You are here

Writing & formatting: APA (6th ed.) citation guide

This writing resource gives general tips on how to format a paper in APA style. These are guidelines only; your instructor has the final say on which APA style elements are required for a given assignment. 

Presentation 

See APA Publication Manual, 6th Edition, section 2, for more details and sample papers.

  • Use Times New Roman font size 12. 
  • Double space your entire paper, including all lines of the reference list. 
  • Ensure margins are at least 1 inch (2.54 cm) on all sides of every page. 
  • Number pages (1, 2, 3…) in the upper right-hand corner of each page, including the title page.

Note: Depending on the assignment requirements, you may need to include your title, name, and institutional affiliation on a title page (see Section 2.01-2.03). APA papers may also use a running header (abbreviation of your title) on each page including the title page (Section 8.03). 

Punctuation

See APA Publication Manual, 6th Edition, sections 4.01 to 4.11.

  • Include the final (Oxford) comma in a series of three or more items.

Example: Height, width, and depth 

  • Place question marks or exclamation points inside quotation marks if they are part of the quoted material. Do not include an extra period if your sentence ends with this question mark or exclamation mark. Place question marks or exclamation points outside quotation marks if not part of the quoted material. 

Example: The survey included the question “How often do you transit to campus?” 

Example: How will this study impact students who stated at the outset, “I never transit to campus”?

  • Include commas inside quotation marks. If your phrase ends with a quote, include the period within the quotation marks. If your phrase ends with a quote and then a citation, place the period after the citation. 

Example: Many images shown to the students were characterized as “raw,” “powerful,” and “evocative.” 

Example: Many images shown to the students were characterized as “evocative” (Jones, 2000, p. 5).

In-Text Citations

See APA Publication Manual, 6th Edition, sections 6.01 to 6.21. For more citation help, including examples, see the SFU Library's APA Citation Guide

  • Cite all sources that contributed to your work, whether you paraphrased the source or quoted it directly. Any ideas not your own – even if you wrote the idea in your own words – must be cited.

Example: University students are known to have busy schedules (Simms, 2007). 

  • Italicize and capitalize all major words of book titles within the body of the paper.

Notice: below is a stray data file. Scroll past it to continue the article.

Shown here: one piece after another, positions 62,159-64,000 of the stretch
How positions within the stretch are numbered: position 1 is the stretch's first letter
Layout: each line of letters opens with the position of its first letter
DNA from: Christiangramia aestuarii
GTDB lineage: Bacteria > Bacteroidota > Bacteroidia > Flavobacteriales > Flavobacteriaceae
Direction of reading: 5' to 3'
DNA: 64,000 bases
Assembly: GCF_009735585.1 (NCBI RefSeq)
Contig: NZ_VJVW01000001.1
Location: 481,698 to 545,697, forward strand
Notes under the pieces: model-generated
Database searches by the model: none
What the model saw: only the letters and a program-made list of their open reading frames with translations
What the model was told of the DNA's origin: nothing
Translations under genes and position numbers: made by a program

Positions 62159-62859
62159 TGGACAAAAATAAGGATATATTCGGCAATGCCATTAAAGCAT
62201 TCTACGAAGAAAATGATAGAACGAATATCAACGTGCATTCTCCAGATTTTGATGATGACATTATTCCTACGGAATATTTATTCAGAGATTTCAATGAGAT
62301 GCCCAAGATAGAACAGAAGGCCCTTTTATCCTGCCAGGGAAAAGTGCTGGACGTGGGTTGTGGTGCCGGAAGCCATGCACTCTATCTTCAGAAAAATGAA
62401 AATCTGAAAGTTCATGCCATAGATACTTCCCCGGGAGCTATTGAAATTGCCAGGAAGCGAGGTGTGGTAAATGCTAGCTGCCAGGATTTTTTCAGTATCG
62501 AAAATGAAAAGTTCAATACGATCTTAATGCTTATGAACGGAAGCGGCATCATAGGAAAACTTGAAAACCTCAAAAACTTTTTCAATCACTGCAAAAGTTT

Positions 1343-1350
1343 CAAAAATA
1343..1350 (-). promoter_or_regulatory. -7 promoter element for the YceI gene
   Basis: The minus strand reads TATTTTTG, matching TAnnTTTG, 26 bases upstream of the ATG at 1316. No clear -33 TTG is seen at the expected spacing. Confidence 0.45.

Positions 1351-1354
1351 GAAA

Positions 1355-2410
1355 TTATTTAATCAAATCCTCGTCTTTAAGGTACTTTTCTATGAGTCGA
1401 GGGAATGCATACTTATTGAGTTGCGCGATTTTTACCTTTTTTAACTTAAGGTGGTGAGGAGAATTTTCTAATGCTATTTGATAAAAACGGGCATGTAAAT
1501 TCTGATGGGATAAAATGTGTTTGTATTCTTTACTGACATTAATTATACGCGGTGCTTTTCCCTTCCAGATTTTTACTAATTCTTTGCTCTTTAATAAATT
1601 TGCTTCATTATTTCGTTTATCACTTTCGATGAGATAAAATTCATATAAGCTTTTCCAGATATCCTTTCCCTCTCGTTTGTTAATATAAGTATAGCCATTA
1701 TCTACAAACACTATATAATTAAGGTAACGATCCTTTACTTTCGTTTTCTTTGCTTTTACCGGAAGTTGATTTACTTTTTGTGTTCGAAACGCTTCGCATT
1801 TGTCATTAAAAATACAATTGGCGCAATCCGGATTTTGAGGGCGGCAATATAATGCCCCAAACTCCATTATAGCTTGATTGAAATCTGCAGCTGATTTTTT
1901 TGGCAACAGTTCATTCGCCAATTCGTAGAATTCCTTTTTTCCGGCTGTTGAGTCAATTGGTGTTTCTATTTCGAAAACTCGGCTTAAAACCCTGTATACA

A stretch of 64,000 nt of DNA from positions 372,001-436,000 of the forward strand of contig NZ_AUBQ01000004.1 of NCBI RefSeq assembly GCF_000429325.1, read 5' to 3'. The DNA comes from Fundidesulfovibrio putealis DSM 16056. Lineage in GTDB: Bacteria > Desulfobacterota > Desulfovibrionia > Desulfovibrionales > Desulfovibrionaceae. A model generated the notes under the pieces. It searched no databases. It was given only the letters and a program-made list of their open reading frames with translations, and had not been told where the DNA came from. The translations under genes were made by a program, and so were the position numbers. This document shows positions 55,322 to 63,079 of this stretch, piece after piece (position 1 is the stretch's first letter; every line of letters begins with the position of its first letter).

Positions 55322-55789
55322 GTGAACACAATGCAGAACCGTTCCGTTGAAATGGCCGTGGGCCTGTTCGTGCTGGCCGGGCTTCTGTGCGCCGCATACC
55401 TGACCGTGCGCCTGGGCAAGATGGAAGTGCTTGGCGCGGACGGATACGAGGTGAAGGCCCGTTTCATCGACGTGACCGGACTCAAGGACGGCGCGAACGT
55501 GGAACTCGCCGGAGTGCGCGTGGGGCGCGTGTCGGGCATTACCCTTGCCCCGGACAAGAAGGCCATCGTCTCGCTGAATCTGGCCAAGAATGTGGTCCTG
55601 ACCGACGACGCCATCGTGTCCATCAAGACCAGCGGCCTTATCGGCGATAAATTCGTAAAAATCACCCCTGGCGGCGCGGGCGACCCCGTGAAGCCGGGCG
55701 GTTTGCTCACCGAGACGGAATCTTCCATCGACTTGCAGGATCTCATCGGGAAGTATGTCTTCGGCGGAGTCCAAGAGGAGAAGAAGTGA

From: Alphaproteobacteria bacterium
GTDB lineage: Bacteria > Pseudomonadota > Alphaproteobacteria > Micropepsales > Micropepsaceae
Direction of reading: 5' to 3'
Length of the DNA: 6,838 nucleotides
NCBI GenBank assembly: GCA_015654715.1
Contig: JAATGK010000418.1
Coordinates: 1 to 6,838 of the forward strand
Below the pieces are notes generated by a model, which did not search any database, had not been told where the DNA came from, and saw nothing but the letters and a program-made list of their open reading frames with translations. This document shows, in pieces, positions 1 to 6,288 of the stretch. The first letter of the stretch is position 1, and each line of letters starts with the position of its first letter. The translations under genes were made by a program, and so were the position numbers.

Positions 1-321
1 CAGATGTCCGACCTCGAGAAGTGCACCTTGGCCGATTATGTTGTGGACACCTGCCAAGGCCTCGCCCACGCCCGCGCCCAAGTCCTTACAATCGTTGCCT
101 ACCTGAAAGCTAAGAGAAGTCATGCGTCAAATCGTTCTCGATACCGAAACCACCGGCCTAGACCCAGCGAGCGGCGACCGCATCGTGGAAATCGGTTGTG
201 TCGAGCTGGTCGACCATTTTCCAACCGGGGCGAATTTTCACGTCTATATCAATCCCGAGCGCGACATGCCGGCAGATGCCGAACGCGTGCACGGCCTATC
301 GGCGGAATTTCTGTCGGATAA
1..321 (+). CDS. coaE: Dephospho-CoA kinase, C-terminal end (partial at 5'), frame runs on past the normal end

Example: Sacks (1985) includes descriptions of visual agnosia in The Man Who Mistook His Wife for a Hat and Other Clinical Tales.

  • Capitalize and place within quotation marks all major words of writing pieces that do not stand alone but are part of a greater whole (such as an article within a journal, or a chapter within a book).

Example: The article “Emotion: Clues from the Brain” (LeDoux, 1995) makes an important contribution to the mental health and acculturation literature.

  • If a direct quotation is under 40 words, incorporate it into your own sentence. Include page numbers after the publication year when citing a direct quote.

Example: One study’s results indicate that “a flexible mind is a healthy mind” (Palladino & Wade, 2010, p.147).

Example: “A flexible mind is a healthy mind,” according to Palladino and Wade’s (2010, p. 147) study.

  • If a direct quotation is 40 words or longer, use block format:
  1. introduce the quotation with a clause followed by a colon;
  2. start the quotation on a new line and indent the quotation a ½ inch;
  3. double space the entire quotation and omit quotation marks; and (4) place the citation after the final punctuation.

Example: Smith's 1998 study found the following: Students often had difficulty using APA style, especially when it was their first time citing sources. This difficulty could be attributed to the fact that many students failed to purchase a style manual or to ask their teacher for help. (p. 199) 

  • When citing a web page, do not place the URL in the text of your paper. Provide the author’s last name and the year the page was created or last updated. Use ‘(n.d.)’ if there is no date. Use the title of the web page if there is no author. If you are quoting from the page, also indicate the paragraph number or the section name.

Example : (Spearing, 2004)

Example : (Spearing, 2004, “Eating Disorders are Treatable”)

Example : ("GVU's 10th WWW User Survey," n.d.) 

Reference list 

See APA Publication Manual, 6th Edition, sections 6.22 to 6.26. For more citation help, including examples, see the SFU Library's APA Citation Guide

  • Ensure each citation appears in two places in your paper: in the body of your text (“in-text citations”) and in the reference list at the end of your paper.
  • Start the reference list on a new page. Entitle the list References and centre the title.

Further Help

Consult APA Publication Manual, 6th Edition.

For more writing help:

For more help with citing: